The companies often fail due to software errors or hacker attacks. But a lack of the necessary expertise can also be the reason. The complex technical nature of ICO projects often requires a sound technical understanding, which increasingly unprofessional providers often do not have.

Internal inconsistencies are another reason. In the meantime, a number of cases have come to light in which the founders have fallen out and the planned project has been discontinued without repayment of the ICO capital.

This is also what happened with the largest ICO within Germany to date. In January 2018, the Berlin startup Endion AG collected a total of 100,000 € from about 30,000 investors to realize the environmentally friendly mining of crypto currencies. In August 2018, the Handelsblatt reported that the startup had not made any significant sales to date, as the two founders had fallen out.

What does the future of ICOs look like?

There is currently a hype and there are countless rotten eggs in the ICO basket. Nevertheless, meaningful investment opportunities could arise in the future – provided that ways of regulation are found and consistently implemented to ensure investor protection across the board.

The Stuttgart Stock Exchange announced in August 2018 that it would set up its own ICO platform to offer investors transparent and standardised processes. To ensure this, the Stuttgart Stock Exchange intends to cooperate with supervisory authorities.

An Estonian company also developed a cryptobased equity loan, the so-called Initial Loan Procurement (ILP). Here, investors conclude a cryptobased contract through the purchase of tokens, which guarantees them a share in the profits.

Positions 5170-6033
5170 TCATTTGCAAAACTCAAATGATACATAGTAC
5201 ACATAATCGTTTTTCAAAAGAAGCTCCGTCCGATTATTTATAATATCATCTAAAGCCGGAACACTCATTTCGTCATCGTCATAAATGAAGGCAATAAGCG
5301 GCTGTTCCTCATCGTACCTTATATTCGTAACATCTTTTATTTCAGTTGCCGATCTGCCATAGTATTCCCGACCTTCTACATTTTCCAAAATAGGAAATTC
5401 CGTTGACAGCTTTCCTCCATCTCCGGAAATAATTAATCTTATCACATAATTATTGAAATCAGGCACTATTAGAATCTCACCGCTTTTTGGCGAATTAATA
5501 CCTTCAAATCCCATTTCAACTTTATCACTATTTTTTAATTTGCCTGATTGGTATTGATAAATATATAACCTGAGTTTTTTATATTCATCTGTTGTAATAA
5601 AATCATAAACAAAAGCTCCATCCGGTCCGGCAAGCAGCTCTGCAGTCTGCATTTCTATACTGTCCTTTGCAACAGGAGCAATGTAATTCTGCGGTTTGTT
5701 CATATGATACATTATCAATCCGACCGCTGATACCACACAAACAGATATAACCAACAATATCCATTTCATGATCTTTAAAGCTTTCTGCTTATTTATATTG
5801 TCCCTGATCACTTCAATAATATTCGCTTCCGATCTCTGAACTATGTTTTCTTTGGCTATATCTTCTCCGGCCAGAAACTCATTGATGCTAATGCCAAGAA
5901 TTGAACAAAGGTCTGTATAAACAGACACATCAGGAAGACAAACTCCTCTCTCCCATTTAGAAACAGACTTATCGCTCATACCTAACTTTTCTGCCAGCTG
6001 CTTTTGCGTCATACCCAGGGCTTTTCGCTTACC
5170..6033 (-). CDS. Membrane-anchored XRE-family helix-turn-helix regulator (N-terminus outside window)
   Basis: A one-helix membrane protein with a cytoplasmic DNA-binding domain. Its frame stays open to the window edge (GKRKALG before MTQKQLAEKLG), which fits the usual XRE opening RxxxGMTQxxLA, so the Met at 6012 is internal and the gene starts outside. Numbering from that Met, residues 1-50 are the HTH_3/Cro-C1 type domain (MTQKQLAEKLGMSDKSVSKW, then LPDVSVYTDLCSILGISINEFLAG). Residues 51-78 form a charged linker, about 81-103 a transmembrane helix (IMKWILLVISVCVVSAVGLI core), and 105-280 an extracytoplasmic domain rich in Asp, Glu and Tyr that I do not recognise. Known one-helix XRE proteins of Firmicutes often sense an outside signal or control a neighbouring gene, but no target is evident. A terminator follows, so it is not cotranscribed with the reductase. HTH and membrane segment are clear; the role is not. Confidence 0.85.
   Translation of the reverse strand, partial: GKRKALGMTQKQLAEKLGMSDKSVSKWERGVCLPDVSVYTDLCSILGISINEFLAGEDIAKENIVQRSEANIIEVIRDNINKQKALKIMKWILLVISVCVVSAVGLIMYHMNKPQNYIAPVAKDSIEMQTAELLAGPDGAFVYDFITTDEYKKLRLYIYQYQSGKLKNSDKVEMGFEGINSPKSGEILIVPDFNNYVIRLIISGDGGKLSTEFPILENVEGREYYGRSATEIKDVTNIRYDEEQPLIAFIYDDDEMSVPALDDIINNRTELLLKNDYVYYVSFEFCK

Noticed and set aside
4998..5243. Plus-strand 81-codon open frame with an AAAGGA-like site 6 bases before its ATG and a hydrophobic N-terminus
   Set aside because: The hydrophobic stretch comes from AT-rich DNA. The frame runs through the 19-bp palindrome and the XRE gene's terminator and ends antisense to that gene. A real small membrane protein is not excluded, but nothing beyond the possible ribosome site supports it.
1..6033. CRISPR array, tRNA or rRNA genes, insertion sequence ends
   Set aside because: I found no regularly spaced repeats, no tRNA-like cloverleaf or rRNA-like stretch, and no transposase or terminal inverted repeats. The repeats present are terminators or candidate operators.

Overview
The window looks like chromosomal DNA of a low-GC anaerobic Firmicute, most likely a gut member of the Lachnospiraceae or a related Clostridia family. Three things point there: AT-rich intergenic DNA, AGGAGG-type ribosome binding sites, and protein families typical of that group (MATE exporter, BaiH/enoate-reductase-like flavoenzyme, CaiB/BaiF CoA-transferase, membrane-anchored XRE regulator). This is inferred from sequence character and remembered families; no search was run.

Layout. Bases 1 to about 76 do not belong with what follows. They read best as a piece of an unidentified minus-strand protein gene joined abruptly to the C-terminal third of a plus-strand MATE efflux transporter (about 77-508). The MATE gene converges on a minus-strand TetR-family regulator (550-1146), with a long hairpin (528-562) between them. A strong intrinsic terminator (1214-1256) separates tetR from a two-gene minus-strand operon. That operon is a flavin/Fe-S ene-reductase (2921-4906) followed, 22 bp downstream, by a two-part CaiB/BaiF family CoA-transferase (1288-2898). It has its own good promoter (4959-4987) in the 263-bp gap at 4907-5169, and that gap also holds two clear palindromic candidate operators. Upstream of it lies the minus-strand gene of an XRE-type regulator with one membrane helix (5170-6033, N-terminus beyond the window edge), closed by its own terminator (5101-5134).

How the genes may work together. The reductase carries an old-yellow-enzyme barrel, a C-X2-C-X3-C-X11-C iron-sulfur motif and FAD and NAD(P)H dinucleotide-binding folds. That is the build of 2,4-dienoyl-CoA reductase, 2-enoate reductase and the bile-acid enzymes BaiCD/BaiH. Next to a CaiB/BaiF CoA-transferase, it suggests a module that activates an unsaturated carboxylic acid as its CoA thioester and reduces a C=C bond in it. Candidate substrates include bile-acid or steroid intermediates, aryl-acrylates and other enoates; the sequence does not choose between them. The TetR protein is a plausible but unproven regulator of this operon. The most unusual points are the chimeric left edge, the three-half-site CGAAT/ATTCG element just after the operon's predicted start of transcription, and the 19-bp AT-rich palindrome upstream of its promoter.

Crowdfunding as an alternative

Alternatively, investments can also be made in crowdfunding. Although no blockchain is required, there are very clear regulations by the BaFin in terms of the legally required investor protection.

The advantages of ICOs from the investor’s perspective are often cited as being the small number of shares and flexible trading. The real estate crowd investing platform BERGFÜRST also offers this to its investors: They can invest starting from 10 € and offer the investments for sale at any time via the trading platform.

Another argument for ICOs is the broad access to investment opportunities that are usually reserved for large investors. This is also made possible by crowd investing. This way you can provide mezzanine capital at BERGFÜRST – in the past this was also only possible for large investors.

The only difference is the return on investment that is promised. But they are much more realistic. At BERGFÜRST investors receive between 5.0 % and 7.0 % interest per year – fixed and regular.